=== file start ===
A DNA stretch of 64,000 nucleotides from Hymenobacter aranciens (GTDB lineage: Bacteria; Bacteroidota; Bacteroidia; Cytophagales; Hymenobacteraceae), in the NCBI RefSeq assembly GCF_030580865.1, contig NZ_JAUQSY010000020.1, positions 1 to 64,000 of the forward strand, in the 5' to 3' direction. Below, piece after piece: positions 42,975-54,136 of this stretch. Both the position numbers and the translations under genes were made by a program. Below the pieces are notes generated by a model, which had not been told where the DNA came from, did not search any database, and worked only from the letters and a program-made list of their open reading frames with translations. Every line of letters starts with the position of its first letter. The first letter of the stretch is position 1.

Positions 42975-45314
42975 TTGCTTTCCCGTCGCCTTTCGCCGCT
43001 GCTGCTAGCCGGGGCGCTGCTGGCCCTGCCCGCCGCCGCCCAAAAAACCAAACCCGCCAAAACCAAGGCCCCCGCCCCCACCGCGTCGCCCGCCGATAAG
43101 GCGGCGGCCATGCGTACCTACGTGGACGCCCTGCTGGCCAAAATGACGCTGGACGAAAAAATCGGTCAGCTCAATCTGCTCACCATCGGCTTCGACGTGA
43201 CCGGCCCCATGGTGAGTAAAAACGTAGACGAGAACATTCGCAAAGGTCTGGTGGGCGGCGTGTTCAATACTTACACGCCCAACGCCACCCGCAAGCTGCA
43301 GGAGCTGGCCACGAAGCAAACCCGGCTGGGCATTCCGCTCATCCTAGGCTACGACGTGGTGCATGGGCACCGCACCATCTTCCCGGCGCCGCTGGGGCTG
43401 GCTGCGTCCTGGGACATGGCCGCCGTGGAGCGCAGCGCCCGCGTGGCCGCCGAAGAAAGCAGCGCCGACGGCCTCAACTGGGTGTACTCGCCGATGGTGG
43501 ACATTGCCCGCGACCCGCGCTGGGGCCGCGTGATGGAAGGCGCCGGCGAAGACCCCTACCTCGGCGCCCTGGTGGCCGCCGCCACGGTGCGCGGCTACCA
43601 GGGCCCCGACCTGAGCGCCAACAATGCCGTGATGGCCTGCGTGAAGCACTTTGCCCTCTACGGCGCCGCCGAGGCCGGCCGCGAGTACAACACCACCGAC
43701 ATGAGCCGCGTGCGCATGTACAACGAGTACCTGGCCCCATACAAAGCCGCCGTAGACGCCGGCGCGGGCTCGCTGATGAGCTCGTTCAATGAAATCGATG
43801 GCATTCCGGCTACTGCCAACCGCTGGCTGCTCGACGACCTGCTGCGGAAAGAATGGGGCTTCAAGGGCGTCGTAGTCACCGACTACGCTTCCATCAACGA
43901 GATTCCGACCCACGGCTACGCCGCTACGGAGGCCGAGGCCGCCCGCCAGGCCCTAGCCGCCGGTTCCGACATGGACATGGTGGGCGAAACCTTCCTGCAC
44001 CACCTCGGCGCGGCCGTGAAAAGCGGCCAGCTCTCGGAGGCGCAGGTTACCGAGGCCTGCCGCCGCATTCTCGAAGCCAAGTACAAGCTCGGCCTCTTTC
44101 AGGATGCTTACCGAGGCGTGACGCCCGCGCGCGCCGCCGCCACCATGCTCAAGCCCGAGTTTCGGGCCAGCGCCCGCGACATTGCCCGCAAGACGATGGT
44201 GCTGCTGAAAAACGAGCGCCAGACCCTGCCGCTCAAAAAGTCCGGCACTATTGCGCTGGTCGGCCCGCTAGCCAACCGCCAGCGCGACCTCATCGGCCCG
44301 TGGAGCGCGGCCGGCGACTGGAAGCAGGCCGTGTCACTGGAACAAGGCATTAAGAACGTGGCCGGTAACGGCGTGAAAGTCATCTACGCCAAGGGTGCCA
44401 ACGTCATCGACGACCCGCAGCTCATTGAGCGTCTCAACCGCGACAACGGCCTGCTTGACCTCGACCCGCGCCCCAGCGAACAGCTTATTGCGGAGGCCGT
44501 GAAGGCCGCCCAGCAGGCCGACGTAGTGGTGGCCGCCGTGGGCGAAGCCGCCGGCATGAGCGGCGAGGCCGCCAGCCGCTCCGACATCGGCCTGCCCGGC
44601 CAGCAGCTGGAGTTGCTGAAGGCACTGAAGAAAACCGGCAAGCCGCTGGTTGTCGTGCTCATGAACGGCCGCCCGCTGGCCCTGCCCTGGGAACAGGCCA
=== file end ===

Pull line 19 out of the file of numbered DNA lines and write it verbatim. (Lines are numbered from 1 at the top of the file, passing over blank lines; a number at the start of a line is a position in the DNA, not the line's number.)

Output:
44501 GAAGGCCGCCCAGCAGGCCGACGTAGTGGTGGCCGCCGTGGGCGAAGCCGCCGGCATGAGCGGCGAGGCCGCCAGCCGCTCCGACATCGGCCTGCCCGGC